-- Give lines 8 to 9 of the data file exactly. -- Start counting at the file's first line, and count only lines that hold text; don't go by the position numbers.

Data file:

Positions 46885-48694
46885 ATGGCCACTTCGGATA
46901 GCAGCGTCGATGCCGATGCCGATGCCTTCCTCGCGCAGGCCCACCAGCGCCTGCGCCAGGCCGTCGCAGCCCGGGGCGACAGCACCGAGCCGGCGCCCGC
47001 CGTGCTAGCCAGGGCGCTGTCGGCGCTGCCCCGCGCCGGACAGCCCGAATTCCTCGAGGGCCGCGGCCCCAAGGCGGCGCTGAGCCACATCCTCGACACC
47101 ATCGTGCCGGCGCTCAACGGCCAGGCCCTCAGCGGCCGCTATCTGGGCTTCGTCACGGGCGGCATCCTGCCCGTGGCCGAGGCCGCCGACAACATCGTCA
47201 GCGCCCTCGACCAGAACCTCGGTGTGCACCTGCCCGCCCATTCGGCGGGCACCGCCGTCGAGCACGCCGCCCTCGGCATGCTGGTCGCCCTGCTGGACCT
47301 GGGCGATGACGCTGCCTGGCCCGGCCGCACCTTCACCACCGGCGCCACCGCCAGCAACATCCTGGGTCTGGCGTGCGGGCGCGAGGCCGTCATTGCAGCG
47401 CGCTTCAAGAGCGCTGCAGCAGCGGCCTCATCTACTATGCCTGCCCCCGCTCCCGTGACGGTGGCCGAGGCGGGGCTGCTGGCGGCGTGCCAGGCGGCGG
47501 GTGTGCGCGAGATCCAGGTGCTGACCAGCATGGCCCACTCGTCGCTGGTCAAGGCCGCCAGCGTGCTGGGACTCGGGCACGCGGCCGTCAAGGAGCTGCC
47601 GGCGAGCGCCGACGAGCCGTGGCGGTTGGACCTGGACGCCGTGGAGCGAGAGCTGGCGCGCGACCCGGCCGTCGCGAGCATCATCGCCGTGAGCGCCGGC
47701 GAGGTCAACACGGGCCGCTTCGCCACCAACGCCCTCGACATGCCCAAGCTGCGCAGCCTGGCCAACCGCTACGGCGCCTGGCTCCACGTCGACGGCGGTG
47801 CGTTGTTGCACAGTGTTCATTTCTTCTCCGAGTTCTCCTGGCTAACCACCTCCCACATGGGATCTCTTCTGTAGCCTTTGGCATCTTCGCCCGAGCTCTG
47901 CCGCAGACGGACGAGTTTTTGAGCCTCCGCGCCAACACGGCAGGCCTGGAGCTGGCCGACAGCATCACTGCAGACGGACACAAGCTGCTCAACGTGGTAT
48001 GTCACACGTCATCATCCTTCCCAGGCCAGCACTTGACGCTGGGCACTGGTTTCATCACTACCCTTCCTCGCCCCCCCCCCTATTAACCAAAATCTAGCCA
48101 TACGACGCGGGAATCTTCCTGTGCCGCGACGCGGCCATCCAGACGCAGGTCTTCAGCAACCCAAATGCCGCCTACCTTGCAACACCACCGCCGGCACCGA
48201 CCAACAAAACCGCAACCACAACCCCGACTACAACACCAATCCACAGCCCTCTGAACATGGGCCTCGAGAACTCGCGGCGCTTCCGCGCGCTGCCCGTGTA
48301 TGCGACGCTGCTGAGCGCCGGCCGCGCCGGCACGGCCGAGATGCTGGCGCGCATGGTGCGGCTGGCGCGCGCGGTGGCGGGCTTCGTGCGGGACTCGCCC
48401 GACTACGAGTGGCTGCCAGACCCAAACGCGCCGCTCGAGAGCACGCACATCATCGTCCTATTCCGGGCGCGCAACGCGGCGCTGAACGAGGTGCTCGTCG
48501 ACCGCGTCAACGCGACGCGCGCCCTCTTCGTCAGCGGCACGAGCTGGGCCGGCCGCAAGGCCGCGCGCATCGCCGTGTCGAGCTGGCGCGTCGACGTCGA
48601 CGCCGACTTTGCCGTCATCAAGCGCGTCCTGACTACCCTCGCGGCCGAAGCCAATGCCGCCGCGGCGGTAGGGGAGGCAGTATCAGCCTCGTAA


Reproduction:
47401 CGCTTCAAGAGCGCTGCAGCAGCGGCCTCATCTACTATGCCTGCCCCCGCTCCCGTGACGGTGGCCGAGGCGGGGCTGCTGGCGGCGTGCCAGGCGGCGG
47501 GTGTGCGCGAGATCCAGGTGCTGACCAGCATGGCCCACTCGTCGCTGGTCAAGGCCGCCAGCGTGCTGGGACTCGGGCACGCGGCCGTCAAGGAGCTGCC